The comparison, of course, is not exact.  Today’s American political and cultural elite do not speak and act in the name of Anglo-Saxon democracy, or of American Anglo-Saxons, or even of Americans at all, as Woodrow Wilson did, and as the German elite acted and spoke in the name of the Teutonic race.  They are far too inclusive, nonspecific, and abstract in their advanced liberalism to identify themselves and their political aims and ends in racial or cultural terms.  Above all, they are far too canny to commit such heresy.  They speak instead, to America and to the world, as globalists, humanitarians, democrats, cultural relativists, and equalizers.  But when addressing a domestic audience, there remains one of Imperial Germany’s principal ideals they do not hesitate to advocate, and that is the same ideal of national greatness in the sense in which the Democrats, the Republican establishment, and the neoconservatives understand the term, though not apparently Donald Trump even when he speaks of “making America great again.”  (In respect of this difference, one need only consider the national-greatness party’s professed inability to comprehend how Trump’s “isolationist” tendencies comport with his determination to build back America’s military defenses, positions in which they see only a laughable inconsistency since, to them, the sole purpose for a strong military is an offensive one.)  Every American president since George H.W. Bush has been Kaiserlich where national greatness was concerned.  Yet there are obvious similarities as well between the Kultur of Imperial Germany and that of present-day America.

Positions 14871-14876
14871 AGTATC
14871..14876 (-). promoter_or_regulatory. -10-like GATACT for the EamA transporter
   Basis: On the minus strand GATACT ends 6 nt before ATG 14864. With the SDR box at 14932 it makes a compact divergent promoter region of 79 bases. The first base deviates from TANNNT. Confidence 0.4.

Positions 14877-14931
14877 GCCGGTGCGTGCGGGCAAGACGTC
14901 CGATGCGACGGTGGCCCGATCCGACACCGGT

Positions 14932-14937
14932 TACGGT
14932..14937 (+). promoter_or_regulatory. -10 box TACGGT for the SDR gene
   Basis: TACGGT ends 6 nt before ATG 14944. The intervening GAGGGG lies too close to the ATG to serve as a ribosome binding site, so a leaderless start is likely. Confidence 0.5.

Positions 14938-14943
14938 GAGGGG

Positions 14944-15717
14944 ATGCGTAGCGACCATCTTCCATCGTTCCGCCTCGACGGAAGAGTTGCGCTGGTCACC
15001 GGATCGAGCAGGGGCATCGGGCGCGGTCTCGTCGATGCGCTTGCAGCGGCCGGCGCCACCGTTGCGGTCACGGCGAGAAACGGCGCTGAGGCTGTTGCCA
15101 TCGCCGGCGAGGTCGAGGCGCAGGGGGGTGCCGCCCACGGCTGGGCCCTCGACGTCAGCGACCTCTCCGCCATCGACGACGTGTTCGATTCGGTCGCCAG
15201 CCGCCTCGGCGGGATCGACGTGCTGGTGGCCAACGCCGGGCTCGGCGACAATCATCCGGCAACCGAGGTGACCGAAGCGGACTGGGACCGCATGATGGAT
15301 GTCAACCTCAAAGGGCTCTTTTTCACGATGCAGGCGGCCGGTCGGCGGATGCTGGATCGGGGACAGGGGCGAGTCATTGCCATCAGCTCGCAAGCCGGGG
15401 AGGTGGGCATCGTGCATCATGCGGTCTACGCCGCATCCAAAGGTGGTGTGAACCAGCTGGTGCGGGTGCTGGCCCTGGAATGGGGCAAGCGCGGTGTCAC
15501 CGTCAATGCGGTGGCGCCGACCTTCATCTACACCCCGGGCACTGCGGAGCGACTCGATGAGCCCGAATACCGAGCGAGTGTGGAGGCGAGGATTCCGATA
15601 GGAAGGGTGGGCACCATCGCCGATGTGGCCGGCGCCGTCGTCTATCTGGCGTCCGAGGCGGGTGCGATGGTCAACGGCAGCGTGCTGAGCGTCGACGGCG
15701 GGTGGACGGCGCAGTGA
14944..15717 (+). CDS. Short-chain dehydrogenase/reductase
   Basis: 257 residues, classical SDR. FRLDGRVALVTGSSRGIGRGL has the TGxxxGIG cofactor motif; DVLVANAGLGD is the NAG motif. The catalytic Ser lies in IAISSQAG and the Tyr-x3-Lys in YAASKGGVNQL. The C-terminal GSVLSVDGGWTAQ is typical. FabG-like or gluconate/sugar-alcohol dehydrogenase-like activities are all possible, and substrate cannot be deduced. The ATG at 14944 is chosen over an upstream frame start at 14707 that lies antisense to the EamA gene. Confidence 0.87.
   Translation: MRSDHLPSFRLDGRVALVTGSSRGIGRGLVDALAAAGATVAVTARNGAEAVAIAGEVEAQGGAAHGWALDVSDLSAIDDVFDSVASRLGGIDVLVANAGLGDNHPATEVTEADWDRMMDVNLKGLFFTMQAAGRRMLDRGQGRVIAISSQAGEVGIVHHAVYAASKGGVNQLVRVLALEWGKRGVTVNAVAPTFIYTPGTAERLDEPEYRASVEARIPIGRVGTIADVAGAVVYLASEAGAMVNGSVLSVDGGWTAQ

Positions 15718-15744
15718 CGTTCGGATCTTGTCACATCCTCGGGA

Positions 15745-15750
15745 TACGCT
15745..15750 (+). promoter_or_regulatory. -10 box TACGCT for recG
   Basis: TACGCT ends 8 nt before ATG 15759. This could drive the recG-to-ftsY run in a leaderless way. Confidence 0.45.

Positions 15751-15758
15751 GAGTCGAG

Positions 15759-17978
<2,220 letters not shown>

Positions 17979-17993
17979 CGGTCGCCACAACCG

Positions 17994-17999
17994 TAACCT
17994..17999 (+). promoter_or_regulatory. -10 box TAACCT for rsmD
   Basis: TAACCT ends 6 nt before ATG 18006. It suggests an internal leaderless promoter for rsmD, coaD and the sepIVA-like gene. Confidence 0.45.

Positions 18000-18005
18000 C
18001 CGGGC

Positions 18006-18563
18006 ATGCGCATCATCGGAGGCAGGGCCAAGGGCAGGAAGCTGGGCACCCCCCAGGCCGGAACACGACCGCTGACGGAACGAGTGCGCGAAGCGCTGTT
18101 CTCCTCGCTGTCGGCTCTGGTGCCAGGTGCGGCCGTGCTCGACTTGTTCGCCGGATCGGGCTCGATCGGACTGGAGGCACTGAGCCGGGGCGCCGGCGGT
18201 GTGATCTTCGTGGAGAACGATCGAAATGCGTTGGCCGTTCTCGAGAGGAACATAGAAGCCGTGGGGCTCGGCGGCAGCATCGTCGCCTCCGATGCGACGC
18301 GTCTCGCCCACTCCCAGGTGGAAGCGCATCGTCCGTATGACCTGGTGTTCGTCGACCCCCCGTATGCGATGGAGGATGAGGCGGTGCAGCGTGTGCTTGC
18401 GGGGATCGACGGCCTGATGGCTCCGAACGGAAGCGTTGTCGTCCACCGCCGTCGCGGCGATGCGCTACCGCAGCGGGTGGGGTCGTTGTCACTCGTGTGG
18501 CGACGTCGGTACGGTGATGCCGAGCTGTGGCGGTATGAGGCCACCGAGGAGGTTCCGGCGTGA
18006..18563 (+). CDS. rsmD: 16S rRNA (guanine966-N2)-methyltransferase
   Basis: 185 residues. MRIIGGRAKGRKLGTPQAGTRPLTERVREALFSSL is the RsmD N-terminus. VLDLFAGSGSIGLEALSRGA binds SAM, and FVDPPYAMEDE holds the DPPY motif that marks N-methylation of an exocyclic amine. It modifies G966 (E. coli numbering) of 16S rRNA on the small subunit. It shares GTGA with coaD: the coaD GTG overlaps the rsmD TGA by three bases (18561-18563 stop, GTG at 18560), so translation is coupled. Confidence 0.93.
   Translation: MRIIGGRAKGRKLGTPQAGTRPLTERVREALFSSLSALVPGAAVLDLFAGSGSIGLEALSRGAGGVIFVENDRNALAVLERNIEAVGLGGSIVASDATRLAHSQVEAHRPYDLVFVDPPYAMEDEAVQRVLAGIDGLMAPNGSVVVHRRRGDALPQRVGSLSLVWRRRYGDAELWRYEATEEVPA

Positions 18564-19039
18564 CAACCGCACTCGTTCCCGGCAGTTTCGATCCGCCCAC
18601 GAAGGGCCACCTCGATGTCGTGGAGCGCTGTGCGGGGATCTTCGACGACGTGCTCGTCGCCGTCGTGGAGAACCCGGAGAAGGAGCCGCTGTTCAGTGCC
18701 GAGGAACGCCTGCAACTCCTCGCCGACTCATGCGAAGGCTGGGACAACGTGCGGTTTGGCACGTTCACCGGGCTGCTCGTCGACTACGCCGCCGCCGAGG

Like the intellectual, political, and military elites in Imperial Germany before 1914, their American counterparts of the early 21st century are convinced of the superiority of American culture, of the justness of the international mission national superiority confers upon it, and of its historical destiny to dominate and to lead the world.  The Germans thought war the means by which that destiny would be fulfilled.  Contemporary American leadership thinks peaceful example preferable to war, but it is demonstrably willing to employ military force if example, moral exhortation, and cajolery fail it.  Like the imperial Germans, imperial Americans appeal to the history of their country and to the metaphysical idealism and popular national myth they imagine shaped it.  Both subordinate religious faith to secular idealism, though nationalistic Americans and their government frequently advert to pseudo-Christian ideas and the rhetoric of denatured Christianity in behalf of the nationalist cause, as imperial Germans and the German government cultivated the support of Catholic Church, the Evangelical Church, and even the synagogues.  The obvious difference here is that early in the 20th century “Christendom” still adhered to substantive Christian faith, while a century later America’s official religion is Christian universalism without Christianity.  And while the invocation of Christianity, whether of the Roman or the Lutheran kind, was of immense usefulness to Germany from the late 19th century until 1918, today the appeal of American belligerents to universalist ideals professedly uncontaminated by nationalist interests, material and otherwise, is more useful still.  Imperial Germany, in short, pursued hegemony in the name of German nationalism, while Imperial America pursues the same goal under the auspices of internationalism.  This is a more than sly game played by our lords and masters—the would-be Masters of the Universe—in Washington, but the end is the same, and smo are the means, which are, finally, military ones.